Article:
The Slow Blackout of Amy Winehouse

How a troubled r&b mega-talent's breakout hit turned against her

A few hours before that L.A. show, I interviewed Amy in the lobby of West Hollywood's fabled Château Marmont, best known as the spot where John Belushi died. Her beehive and the omnipresent eyeliner looked slept-in. She was sweet and friendly, smiled broadly, and had downed two amaretto sours by 3 p.m. It didn't do much to put her at ease. She occasionally stuttered and rarely met my eyes. Girl didn't have stage fright—she had life fright. "I'm not too good about talking about myself," she admitted. She was only fully engaged when talking about music, especially jazz.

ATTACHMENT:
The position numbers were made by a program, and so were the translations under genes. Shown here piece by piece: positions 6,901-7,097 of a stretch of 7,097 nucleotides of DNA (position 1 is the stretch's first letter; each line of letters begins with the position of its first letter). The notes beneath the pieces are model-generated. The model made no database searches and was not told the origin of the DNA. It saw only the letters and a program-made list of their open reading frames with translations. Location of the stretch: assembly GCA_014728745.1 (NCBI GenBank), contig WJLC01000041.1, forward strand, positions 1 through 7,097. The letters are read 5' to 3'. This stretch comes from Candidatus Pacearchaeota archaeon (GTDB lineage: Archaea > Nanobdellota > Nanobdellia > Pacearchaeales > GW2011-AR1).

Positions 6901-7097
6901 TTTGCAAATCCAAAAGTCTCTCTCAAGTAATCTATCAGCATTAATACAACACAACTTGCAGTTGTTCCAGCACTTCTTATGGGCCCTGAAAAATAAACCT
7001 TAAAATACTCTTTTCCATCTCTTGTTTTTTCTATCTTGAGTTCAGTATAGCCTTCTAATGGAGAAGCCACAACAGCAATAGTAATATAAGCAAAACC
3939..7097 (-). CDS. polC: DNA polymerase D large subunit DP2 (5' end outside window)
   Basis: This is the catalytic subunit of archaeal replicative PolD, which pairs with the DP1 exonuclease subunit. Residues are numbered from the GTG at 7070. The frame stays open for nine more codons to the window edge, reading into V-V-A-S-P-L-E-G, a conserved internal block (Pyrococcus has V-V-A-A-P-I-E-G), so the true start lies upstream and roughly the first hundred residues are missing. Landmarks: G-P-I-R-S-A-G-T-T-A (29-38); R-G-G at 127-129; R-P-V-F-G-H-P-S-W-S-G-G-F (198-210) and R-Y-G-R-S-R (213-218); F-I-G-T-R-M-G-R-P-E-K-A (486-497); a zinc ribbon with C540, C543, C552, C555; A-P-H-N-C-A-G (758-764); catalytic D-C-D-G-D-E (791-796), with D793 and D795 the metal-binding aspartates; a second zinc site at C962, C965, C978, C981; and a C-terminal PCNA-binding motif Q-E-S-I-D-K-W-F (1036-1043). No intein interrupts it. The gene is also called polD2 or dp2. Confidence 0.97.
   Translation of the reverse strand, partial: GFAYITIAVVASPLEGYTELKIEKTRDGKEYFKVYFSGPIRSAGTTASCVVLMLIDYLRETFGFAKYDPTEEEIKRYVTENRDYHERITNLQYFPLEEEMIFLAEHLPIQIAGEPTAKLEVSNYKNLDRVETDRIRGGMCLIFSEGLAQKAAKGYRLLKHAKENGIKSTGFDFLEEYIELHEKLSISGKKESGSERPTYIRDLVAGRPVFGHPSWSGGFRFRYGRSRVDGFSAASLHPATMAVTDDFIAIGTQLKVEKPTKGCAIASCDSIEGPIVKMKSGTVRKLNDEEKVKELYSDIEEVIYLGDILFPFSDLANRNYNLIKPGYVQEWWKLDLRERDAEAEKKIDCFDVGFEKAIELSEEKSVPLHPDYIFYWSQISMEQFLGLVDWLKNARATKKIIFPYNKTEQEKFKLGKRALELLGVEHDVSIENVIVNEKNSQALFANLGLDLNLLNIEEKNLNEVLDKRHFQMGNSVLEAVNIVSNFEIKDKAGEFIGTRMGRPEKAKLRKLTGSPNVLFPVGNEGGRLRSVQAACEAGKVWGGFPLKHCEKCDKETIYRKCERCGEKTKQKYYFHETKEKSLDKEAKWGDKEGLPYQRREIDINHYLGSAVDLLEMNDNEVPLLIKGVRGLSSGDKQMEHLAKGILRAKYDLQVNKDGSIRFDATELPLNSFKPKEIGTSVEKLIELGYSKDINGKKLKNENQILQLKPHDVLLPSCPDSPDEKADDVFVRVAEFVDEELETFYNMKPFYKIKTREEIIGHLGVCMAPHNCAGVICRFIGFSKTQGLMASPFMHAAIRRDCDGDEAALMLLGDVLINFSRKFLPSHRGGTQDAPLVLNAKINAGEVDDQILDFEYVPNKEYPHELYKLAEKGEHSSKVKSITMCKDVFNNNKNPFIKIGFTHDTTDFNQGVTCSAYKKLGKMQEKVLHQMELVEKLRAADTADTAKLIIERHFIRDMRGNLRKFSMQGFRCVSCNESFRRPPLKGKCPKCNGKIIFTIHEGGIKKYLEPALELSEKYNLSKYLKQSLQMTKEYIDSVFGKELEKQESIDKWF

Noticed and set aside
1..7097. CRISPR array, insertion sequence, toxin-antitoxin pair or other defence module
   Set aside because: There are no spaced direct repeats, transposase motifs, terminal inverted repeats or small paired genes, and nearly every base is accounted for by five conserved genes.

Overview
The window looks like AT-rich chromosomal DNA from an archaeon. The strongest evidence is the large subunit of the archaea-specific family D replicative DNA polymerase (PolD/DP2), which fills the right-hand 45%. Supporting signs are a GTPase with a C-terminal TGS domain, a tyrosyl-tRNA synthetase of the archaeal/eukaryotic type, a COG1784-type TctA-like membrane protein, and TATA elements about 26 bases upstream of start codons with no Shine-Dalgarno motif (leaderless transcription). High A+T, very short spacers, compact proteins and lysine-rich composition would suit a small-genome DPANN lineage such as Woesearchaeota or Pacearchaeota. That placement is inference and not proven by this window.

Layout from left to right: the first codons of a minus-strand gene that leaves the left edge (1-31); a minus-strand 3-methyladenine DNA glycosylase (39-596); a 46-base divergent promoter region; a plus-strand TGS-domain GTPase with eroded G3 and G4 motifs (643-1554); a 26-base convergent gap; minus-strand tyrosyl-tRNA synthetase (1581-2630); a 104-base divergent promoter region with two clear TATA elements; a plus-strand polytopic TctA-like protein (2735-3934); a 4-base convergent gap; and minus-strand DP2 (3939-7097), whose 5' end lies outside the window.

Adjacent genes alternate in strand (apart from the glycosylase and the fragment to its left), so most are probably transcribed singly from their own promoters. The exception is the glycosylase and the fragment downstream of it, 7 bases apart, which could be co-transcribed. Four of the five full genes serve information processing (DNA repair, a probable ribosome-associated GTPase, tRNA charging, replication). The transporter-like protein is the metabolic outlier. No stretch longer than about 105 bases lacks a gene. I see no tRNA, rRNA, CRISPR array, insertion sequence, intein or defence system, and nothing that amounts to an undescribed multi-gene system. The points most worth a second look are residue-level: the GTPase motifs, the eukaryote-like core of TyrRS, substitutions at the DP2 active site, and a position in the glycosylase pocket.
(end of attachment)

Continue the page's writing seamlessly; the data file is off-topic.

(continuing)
Amy in slightly more stable times
Amy in slightly more stable times

Toward the end of our conversation, she mentioned that she'd just broken up with a boyfriend. "I'm sorry," I said. "He got out of it easy," Amy muttered. "Trust me." She knew she was no good. I wanted to hug her. At Joe's Pub, I'd seen the future of r&b. Now I just hope Amy has a future, too.

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